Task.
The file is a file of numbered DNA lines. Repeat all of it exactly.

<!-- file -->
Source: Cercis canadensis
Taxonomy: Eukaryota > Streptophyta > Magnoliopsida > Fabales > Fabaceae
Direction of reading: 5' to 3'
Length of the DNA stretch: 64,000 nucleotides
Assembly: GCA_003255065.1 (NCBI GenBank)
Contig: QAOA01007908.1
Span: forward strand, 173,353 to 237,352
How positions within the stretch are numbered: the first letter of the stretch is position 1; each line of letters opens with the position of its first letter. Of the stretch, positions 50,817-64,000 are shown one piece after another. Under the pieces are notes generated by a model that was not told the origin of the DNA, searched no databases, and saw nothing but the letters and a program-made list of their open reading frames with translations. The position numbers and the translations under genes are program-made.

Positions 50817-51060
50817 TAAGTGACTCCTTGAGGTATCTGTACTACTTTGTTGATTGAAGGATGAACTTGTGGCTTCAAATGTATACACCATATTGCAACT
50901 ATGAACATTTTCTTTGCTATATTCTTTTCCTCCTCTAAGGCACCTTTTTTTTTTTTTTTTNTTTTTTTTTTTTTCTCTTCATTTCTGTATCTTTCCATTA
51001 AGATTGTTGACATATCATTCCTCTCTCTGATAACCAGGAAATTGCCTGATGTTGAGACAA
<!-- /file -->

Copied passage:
Source: Cercis canadensis
Taxonomy: Eukaryota > Streptophyta > Magnoliopsida > Fabales > Fabaceae
Direction of reading: 5' to 3'
Length of the DNA stretch: 64,000 nucleotides
Assembly: GCA_003255065.1 (NCBI GenBank)
Contig: QAOA01007908.1
Span: forward strand, 173,353 to 237,352
How positions within the stretch are numbered: the first letter of the stretch is position 1; each line of letters opens with the position of its first letter. Of the stretch, positions 50,817-64,000 are shown one piece after another. Under the pieces are notes generated by a model that was not told the origin of the DNA, searched no databases, and saw nothing but the letters and a program-made list of their open reading frames with translations. The position numbers and the translations under genes are program-made.

Positions 50817-51060
50817 TAAGTGACTCCTTGAGGTATCTGTACTACTTTGTTGATTGAAGGATGAACTTGTGGCTTCAAATGTATACACCATATTGCAACT
50901 ATGAACATTTTCTTTGCTATATTCTTTTCCTCCTCTAAGGCACCTTTTTTTTTTTTTTTTNTTTTTTTTTTTTTCTCTTCATTTCTGTATCTTTCCATTA
51001 AGATTGTTGACATATCATTCCTCTCTCTGATAACCAGGAAATTGCCTGATGTTGAGACAA